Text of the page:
I have recently noticed an orange "star" (or what I presume to be a star), rise above the hill line behind my home. It rises later than every other star and rises within a few hours while the other stars are stationary! It moves off to the right when half way in the night sky this happens every night when clear for the past few months. I also believe I'm looking south. It's really bugging me. Could anyone identify this object from my description?


1 Answer 1


The object is (most likely) Mars! It's been rising in the south as of late. When it will rise of course depends on your location...for me it rises pretty close to sunset. Planets appear in an essentially constant position relative to the background stars over the course of the night, and as with the stars, the movement you see is due to the rotation of the Earth. Over the course of weeks, however, you can see the planets change position relative to the stars due to their motion in their orbit around the Sun. We don't see this wandering of position with stars - at least, not in an amount or on a timescale we can appreciate - because they're so far away.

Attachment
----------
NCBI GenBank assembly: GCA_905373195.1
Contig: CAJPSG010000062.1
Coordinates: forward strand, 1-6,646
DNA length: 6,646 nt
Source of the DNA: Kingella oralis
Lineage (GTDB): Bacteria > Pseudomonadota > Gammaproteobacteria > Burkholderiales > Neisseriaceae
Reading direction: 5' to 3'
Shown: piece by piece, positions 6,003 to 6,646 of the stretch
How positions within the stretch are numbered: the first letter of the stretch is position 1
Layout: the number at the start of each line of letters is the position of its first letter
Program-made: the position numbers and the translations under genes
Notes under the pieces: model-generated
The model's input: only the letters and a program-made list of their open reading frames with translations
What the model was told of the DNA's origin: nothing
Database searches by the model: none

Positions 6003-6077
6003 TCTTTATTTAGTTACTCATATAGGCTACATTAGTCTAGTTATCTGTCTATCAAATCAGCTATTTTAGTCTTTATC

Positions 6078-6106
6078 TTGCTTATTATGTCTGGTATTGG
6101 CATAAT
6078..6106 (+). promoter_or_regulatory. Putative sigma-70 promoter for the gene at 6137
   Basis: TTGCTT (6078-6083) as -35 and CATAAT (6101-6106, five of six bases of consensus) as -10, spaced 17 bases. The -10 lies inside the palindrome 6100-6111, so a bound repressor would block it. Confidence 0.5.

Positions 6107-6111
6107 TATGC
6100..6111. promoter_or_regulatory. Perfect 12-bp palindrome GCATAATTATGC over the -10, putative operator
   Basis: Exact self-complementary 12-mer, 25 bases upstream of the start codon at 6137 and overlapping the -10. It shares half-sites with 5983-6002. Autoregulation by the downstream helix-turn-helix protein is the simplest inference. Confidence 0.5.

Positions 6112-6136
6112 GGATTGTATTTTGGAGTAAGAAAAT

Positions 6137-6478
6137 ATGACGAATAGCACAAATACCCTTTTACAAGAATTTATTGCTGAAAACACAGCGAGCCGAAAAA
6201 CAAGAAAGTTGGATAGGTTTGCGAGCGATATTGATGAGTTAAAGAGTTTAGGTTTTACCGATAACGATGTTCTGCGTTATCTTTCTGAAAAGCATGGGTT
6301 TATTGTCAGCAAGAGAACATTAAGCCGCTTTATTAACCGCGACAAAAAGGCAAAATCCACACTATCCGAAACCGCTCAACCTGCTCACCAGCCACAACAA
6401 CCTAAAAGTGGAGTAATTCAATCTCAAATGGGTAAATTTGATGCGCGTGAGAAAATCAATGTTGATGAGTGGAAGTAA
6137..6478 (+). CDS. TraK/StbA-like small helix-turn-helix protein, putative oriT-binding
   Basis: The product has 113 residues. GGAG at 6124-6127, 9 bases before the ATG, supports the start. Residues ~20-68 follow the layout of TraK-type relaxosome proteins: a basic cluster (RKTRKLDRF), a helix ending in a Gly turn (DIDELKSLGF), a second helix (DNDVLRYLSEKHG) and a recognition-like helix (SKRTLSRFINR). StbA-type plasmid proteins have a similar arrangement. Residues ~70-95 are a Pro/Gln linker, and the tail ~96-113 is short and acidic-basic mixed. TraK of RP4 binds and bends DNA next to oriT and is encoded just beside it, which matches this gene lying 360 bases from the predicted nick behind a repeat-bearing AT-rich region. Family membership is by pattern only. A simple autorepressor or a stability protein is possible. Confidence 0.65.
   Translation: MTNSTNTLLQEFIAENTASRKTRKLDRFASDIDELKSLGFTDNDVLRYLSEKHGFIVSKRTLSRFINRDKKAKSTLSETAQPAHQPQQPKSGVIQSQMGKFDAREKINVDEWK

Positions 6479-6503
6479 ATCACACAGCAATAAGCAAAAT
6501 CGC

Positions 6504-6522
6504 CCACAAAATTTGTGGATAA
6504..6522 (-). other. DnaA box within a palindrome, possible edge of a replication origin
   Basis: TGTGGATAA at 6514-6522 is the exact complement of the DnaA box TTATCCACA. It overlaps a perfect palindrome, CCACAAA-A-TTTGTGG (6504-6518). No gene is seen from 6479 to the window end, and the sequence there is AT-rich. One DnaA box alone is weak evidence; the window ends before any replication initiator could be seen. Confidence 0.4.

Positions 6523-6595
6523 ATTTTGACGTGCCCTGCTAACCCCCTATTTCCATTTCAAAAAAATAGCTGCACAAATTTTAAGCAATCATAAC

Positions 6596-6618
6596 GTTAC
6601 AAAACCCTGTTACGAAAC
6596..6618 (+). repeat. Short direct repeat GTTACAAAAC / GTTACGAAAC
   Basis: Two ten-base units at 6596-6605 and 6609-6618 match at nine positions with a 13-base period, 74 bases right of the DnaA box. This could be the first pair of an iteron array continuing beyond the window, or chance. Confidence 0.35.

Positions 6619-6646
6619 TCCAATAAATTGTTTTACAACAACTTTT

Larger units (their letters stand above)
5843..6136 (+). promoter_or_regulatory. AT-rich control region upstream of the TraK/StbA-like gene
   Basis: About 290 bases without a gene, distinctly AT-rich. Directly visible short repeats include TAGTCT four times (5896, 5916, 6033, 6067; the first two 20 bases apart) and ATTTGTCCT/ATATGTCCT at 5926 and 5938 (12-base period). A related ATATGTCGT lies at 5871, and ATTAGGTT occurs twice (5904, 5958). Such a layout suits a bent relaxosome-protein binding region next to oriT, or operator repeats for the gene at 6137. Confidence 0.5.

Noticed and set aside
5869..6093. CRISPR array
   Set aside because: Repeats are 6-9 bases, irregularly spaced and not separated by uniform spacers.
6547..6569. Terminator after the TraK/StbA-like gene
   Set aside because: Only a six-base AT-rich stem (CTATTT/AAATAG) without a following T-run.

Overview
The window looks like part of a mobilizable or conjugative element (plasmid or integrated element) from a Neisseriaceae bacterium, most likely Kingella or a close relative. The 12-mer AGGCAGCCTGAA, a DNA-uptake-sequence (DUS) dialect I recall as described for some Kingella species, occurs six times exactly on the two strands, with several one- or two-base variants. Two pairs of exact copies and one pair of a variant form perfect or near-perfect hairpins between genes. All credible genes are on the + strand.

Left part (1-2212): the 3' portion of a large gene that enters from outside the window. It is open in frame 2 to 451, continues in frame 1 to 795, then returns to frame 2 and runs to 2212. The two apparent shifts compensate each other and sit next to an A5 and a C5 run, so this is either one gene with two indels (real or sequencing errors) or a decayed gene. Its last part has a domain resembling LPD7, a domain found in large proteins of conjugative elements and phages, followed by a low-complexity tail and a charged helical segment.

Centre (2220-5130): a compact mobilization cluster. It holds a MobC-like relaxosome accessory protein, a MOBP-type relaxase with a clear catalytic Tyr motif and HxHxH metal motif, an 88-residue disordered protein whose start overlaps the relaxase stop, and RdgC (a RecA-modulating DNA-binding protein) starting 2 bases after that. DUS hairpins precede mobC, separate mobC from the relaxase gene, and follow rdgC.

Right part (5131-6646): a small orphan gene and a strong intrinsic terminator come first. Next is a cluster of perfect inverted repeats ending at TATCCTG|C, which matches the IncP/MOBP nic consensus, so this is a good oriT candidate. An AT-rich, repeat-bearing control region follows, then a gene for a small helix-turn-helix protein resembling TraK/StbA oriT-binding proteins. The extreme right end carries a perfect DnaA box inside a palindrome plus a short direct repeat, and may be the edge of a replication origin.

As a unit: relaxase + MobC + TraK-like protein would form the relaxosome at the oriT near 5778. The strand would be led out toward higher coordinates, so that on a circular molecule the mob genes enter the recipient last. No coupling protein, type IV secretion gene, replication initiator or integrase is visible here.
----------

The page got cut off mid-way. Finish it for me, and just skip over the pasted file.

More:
Keep an eye out for other bright objects in the sky that appear to move faster and (unless conditions are poor) don't really twinkle, especially near sunset before the stars properly come out - Mars probably isn't the only planet you can see! Jupiter, Saturn and Venus are often visible as well.

Check out this site if you want to see what planets are visible from your location and when.


ETA: Corrected explanation of planetary motion vs. motion of stars based on James' comment.

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    $\begingroup$ I agree that it is likely Mars. But you are wrong to suggest that it's proper motion causes it to move across the sky. The motion of the planets relative to the stars is too slow to notice, unless you observe them over several weeks. Planets do not appear to move faster than stars. $\endgroup$
    – James K
    Commented Aug 14, 2018 at 23:07
  • $\begingroup$ Ayaah, you're right, I read a few more things I and I definitely misused the concept of proper motion. I meant its motion in its orbit in the Solar System. $\endgroup$
    – Erin
    Commented Aug 14, 2018 at 23:11

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